Rick Wershe’s 2016 holidays had to be the best he’s had in a long time. He got word the Michigan Parole Board is accelerating the timetable for consideration of parole for him. This is his 29th year in prison. He was due for routine consideration in December. That’s been moved up to February. He told me he’s amazed at how fast things are moving. Here’s what’s happening and how you might be able to help.
Richard J. Wershe, Jr. has been a political prisoner in Michigan for a very long time. Twenty-eight years so far and he’s entering the 29th.
|Richard J. Wershe, Jr. 2017 may be his year. (Photo: David Coates, Detroit News)|
For those new to the story, here’s a recap: Rick was recruited by the FBI to become a drug informant at the tender age of 14 because he knew and was trusted by a politically-connected drug dealing family on Detroit’s east side. He helped the feds get indictments, and more. He told them about the possible corruption of Detroit Police Inspector Gil Hill, now deceased, who was the head of the Homicide unit and a local celebrity thanks to a small part in the Eddie Murphy movie Beverly Hills Cop. When the feds got what they needed for the drug case, they dropped Wershe as a paid informant.
He was then a school dropout with nowhere to turn, no family to back him up and no viable trade. So, he turned to the trade the police taught him. He started slinging dope and tried, unsuccessfully, to become a big-time drug wholesaler. He got caught by the Detroit Police and a pair of DEA agents and he was sentenced to life in prison. No one came to his aid for a variety of unsavory reasons that make law enforcement look like less than the good guys. He is believed to be Michigan’s longest-serving juvenile offender convicted for a non-violent crime.
The FBI and U.S. Justice Department never made a case against Gil Hill, although they certainly tried and he knew it. Convicted and admitted drug dealer Johnnie Curry eventually told the FBI he paid Gil Hill $10,000 to make a murder investigation go away. It involved the inadvertent murder of a 13-year old Detroit boy by members of the Current drug gang. Curry admitted this to FBI agents not once, but twice.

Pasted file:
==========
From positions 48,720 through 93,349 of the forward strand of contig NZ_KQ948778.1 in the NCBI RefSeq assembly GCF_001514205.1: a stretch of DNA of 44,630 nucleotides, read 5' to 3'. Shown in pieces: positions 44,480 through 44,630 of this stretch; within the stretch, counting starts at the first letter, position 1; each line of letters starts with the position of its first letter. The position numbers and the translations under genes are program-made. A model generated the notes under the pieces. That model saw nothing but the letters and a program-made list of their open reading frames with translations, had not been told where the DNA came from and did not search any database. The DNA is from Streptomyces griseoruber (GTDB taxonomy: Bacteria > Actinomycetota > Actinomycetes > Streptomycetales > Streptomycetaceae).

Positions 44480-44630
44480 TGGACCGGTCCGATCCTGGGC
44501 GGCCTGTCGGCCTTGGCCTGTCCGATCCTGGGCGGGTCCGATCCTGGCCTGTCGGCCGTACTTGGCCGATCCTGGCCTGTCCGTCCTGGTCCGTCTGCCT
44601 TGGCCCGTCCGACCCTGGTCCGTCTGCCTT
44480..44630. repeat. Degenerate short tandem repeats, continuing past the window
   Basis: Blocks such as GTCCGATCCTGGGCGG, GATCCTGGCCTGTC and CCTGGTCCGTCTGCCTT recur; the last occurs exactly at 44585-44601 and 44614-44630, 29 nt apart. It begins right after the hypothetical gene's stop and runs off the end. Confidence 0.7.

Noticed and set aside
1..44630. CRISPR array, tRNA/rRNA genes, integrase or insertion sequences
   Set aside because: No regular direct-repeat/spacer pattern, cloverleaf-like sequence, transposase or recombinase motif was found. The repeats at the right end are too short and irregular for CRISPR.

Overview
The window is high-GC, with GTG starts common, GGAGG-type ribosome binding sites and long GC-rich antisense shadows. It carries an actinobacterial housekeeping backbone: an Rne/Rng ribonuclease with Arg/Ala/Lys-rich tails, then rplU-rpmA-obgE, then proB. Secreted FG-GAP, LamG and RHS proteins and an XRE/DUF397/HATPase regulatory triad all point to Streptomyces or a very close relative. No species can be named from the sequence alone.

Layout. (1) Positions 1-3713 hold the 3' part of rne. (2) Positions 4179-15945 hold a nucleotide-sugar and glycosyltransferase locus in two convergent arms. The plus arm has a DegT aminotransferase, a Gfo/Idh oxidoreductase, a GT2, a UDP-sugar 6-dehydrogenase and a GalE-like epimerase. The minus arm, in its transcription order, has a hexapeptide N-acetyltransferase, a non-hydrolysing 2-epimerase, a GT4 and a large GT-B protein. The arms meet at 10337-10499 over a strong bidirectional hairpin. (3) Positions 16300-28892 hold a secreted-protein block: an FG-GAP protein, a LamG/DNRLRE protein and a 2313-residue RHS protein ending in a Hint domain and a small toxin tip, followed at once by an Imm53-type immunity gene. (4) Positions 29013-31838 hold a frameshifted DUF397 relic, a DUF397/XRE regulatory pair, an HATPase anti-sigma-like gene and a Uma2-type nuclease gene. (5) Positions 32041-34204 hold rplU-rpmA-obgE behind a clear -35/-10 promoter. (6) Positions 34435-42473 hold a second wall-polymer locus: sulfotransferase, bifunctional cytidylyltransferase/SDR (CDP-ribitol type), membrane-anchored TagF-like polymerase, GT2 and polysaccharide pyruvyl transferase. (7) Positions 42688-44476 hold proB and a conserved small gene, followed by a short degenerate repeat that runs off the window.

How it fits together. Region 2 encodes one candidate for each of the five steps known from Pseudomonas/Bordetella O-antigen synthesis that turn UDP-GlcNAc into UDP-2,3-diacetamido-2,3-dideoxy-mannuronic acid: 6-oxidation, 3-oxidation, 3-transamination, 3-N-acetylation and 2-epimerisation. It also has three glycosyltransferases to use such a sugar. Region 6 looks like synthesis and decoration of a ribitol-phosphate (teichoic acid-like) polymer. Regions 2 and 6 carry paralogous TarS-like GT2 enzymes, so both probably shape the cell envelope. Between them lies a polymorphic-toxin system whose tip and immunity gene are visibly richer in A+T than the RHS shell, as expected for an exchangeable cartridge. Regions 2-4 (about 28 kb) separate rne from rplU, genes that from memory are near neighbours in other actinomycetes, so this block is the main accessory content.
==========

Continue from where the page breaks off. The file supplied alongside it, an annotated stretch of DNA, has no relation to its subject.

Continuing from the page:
|The late Gil Hill. Admitted and convicted drug dealer Johnnie Curry told FBI agents he paid Hill $10,000 to thwart a murder investigation linked to the Curry drug gang.|
Even so, neither the Wayne County Prosecutor’s Office nor the U.S. Justice Department charged Hill with obstruction of justice or the violation of the civil rights of murder victim Damion Lucas. No one in the criminal “justice” system wanted to bring charges against a black celebrity, especially a black police celebrity, in a city like Detroit.
Rick Wershe was a nobody. An expendable throwaway. He didn’t have Gil Hill’s political clout. Wershe was thrown to the wolves and Hill made sure the wolves kept after him with a life prison sentence that’s been doled out five years at a time. Hill died last year.
Wershe’s attorneys have been trying for years to get him out of prison. Real drug kingpins have been charged, tried, convicted, sentenced, imprisoned and released in the time Rick Wershe, the FBI-recruited informant, has been behind bars. As defense attorney Ralph Musilli puts it, Wershe told on the wrong people and he cost them a lot of money. The Detroit/Wayne County so-called criminal justice system has carried out a vendetta against Wershe in behalf of their drug-corrupted pals ever since. As retired FBI agent Gregg Schwarz put it: “Detroit has been and continues to be the gold standard for public corruption in the United States. Mayors, city officials, judges, police, it’s all there.”
Little wonder, then, that some in the Detroit Police, the Wayne County Prosecutor’s Office and more than a few local and state appellate judges are in the pocket of bribe-paying or politically-connected gangsters and perfectly willing to keep Rick Wershe, Jr. in prison for natural life, if possible if that's what their corrupt pals want.
Wershe has two federal civil rights lawsuits in play over his unusual punishment, which is prohibited by the Eighth Amendment to the Constitution. The gist of his argument is he has been treated differently than everyone else in the Michigan prison system. He is the only known non-violent drug offender convicted as a juvenile who is still in prison. All the others have been re-sentenced and released.